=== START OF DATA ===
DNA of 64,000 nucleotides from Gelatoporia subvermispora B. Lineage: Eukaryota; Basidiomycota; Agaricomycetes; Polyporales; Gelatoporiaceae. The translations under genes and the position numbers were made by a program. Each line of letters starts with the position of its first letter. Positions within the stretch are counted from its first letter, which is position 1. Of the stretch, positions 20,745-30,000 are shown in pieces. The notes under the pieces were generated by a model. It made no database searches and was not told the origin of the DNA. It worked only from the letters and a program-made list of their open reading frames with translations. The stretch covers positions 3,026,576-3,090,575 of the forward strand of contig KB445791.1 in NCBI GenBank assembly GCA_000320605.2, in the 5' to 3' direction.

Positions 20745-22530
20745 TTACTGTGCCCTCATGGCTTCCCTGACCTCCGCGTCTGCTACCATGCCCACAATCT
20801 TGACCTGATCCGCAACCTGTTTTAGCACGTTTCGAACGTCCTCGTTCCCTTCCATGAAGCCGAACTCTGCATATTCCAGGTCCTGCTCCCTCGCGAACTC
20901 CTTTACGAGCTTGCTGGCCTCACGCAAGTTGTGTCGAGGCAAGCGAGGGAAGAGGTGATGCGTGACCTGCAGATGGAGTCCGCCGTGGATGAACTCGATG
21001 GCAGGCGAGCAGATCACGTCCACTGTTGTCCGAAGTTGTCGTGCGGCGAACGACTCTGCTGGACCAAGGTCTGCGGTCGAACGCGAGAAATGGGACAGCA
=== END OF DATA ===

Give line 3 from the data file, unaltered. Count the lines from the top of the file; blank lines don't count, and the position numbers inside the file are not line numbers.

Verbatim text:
20745 TTACTGTGCCCTCATGGCTTCCCTGACCTCCGCGTCTGCTACCATGCCCACAATCT